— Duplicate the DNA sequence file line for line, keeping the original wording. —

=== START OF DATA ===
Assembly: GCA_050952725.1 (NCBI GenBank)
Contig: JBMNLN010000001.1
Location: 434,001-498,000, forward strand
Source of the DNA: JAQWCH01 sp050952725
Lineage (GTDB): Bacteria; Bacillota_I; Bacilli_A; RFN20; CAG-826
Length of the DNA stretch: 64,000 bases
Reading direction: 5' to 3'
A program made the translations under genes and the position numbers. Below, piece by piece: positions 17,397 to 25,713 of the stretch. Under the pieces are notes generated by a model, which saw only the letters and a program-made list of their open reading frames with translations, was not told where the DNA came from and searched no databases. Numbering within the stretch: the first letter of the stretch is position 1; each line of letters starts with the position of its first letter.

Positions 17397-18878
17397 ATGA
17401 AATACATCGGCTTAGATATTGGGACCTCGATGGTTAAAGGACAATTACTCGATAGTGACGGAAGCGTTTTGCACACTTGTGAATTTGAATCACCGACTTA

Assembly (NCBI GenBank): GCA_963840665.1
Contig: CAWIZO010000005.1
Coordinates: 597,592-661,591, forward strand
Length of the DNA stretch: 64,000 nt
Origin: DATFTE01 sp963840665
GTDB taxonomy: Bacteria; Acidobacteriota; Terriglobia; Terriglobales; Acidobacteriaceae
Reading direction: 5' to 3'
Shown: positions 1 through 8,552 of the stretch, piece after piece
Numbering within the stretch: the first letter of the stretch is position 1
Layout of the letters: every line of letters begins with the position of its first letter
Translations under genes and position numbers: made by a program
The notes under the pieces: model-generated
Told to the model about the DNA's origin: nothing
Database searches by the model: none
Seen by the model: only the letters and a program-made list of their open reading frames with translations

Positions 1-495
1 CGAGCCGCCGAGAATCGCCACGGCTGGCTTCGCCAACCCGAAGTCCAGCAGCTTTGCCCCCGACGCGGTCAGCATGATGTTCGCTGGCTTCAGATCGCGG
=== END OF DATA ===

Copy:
Assembly: GCA_050952725.1 (NCBI GenBank)
Contig: JBMNLN010000001.1
Location: 434,001-498,000, forward strand
Source of the DNA: JAQWCH01 sp050952725
Lineage (GTDB): Bacteria; Bacillota_I; Bacilli_A; RFN20; CAG-826
Length of the DNA stretch: 64,000 bases
Reading direction: 5' to 3'
A program made the translations under genes and the position numbers. Below, piece by piece: positions 17,397 to 25,713 of the stretch. Under the pieces are notes generated by a model, which saw only the letters and a program-made list of their open reading frames with translations, was not told where the DNA came from and searched no databases. Numbering within the stretch: the first letter of the stretch is position 1; each line of letters starts with the position of its first letter.

Positions 17397-18878
17397 ATGA
17401 AATACATCGGCTTAGATATTGGGACCTCGATGGTTAAAGGACAATTACTCGATAGTGACGGAAGCGTTTTGCACACTTGTGAATTTGAATCACCGACTTA

Assembly (NCBI GenBank): GCA_963840665.1
Contig: CAWIZO010000005.1
Coordinates: 597,592-661,591, forward strand
Length of the DNA stretch: 64,000 nt
Origin: DATFTE01 sp963840665
GTDB taxonomy: Bacteria; Acidobacteriota; Terriglobia; Terriglobales; Acidobacteriaceae
Reading direction: 5' to 3'
Shown: positions 1 through 8,552 of the stretch, piece after piece
Numbering within the stretch: the first letter of the stretch is position 1
Layout of the letters: every line of letters begins with the position of its first letter
Translations under genes and position numbers: made by a program
The notes under the pieces: model-generated
Told to the model about the DNA's origin: nothing
Database searches by the model: none
Seen by the model: only the letters and a program-made list of their open reading frames with translations

Positions 1-495
1 CGAGCCGCCGAGAATCGCCACGGCTGGCTTCGCCAACCCGAAGTCCAGCAGCTTTGCCCCCGACGCGGTCAGCATGATGTTCGCTGGCTTCAGATCGCGG